Links
Section Menu

Profiles

Chris Pitt picture

Christopher Pitt '16

Recent graduate Christopher Pitt discusses his experiences as an English major and how his Professional Writing and Technical Communication certificate has helped embark on a career in the tech industry.


When did you graduate from UMass?

I graduated from UMass in May 2016. It seems so long ago now. I used to be a young buck, you know. I used to cavort and scamper about but time dulls all edges. I’m just an old fogey now. Over the hill at age 22!

How would you describe your experience as an English major at UMass? Do you have any particularly fond memories of your time on the UMass campus?

My experience as an English major was pretty incredible. I managed to experience some of the greatest moments of English appreciation that I had ever known. Back in the day, the English society still had some sort of aura that smelled of burgundy drunk in an old library, with the discussion of great and terrible things on the lips of all involved. My first real experience with them was acting as a pallbearer for a coffin unloaded in Amherst Commons and hauled through downtown to the Unitarian church. There we held a funeral for Bartleby, some sort of avatar for all English majors. Later in the semester we hosted a Beowulf night at the Renaissance center. It was exciting to see all of these people celebrating this timeless story and the context in which it existed. There were foot races and spear throwing, and we ate suckling pig seated at a long table. Professors came and read Beowulf in old tongues--Old English and Norse I believe.

I took a great many classes spanning all kinds of topics from Shakespeare to The Sims. Professors Russworm, Toomey, Solberg, and Fernando stood out to me. In each of them was a passion not only for their area of specialty but for teaching it. Professor Russworm integrated video games, YouTube, and social media into her teaching as easily as one would incorporate Wide Sargasso Sea into a discussion of Jane Eyre. It just always seemed to fit. Professors Toomey and Solberg made technical writing cool. And I don’t mean “hey there, fellow youths” cool, I mean “wow, this is actually a lot of fun and really satisfying” cool. Professor Fernando had such passion for the concept of beauty and its presentation in writing that it made me want to continue studying aesthetics, which I still do.

In your opinion, what is the greatest asset of a public university like UMass?

The greatest asset of a public university is always going to be its mission. UMass is not focused on making money; it’s focused on providing the best education it can. This is what makes it great. The focus is not on penny pinching, it’s on using all the resources available to create a better education and a better environment for learning.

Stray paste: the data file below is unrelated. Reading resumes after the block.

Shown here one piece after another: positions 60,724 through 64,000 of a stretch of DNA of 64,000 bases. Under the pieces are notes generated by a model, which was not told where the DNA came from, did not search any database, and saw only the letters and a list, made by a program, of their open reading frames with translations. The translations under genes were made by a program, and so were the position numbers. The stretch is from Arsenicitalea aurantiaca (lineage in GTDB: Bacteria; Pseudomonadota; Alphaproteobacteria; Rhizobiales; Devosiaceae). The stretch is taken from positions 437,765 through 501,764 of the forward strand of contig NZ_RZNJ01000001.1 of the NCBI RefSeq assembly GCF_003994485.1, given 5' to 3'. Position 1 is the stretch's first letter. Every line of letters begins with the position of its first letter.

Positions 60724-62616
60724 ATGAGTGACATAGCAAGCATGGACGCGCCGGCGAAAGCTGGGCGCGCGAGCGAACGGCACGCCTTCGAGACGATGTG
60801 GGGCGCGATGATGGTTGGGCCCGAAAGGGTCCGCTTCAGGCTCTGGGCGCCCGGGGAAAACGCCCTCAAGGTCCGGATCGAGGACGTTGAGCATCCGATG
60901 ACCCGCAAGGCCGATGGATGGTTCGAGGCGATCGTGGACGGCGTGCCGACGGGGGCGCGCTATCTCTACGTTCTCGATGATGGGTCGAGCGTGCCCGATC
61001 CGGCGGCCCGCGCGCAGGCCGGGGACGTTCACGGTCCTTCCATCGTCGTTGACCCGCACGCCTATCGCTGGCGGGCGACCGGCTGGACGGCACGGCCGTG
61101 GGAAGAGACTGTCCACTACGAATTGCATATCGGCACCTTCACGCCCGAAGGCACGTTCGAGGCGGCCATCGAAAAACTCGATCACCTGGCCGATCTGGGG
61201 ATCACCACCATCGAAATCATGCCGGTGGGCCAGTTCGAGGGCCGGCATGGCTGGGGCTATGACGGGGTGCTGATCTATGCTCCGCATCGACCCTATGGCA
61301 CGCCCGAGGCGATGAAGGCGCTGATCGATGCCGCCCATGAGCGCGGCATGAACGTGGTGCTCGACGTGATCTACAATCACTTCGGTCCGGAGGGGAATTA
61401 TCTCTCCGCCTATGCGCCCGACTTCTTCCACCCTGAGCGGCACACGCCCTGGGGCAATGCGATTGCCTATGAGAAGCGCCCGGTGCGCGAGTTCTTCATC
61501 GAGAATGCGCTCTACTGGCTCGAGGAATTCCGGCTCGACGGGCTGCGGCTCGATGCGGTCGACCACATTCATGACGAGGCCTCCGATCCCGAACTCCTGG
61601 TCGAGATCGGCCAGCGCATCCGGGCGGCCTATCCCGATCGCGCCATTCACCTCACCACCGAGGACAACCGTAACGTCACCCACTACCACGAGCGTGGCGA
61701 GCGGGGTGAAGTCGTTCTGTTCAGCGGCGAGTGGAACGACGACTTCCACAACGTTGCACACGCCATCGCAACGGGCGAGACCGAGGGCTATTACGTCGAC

Please tell us a little bit about what you've been up to! Where are you working now? How did UMass help prepare you for this job?

Since graduating I have accepted a job with FAST Enterprises as an Implementation Consultant. It’s a technical job, partially helped by my minor in Computer Science and partially helped by my certificate in Professional Writing and Technical Communication. Being on-site is very important for FAST so I was relocated to Salt Lake City, Utah, which is where I live now with my girlfriend Annie, a UMass Nursing graduate, and my dog Jackson. A big part of my job is working alongside government employees and telling them what our developers can and cannot do. Sometimes this requires persuasion and other times it requires bargaining. Either way, I feel that my time at UMass working at OIT as a computer consultant and my PWTC certificate have helped me in being able to succinctly explain technical concepts and work with clients who lack the technical knowledge. Along with my day job I also do freelance writing for various publications and I am working as a consultant for a comic-con in Wenatchee, WA. I am preparing to continue my English education in the future and will be taking the GREs next year with the intention of eventually getting a PhD in English. But no matter what, the framed diploma above my desk reminds me that UMass is where it all began.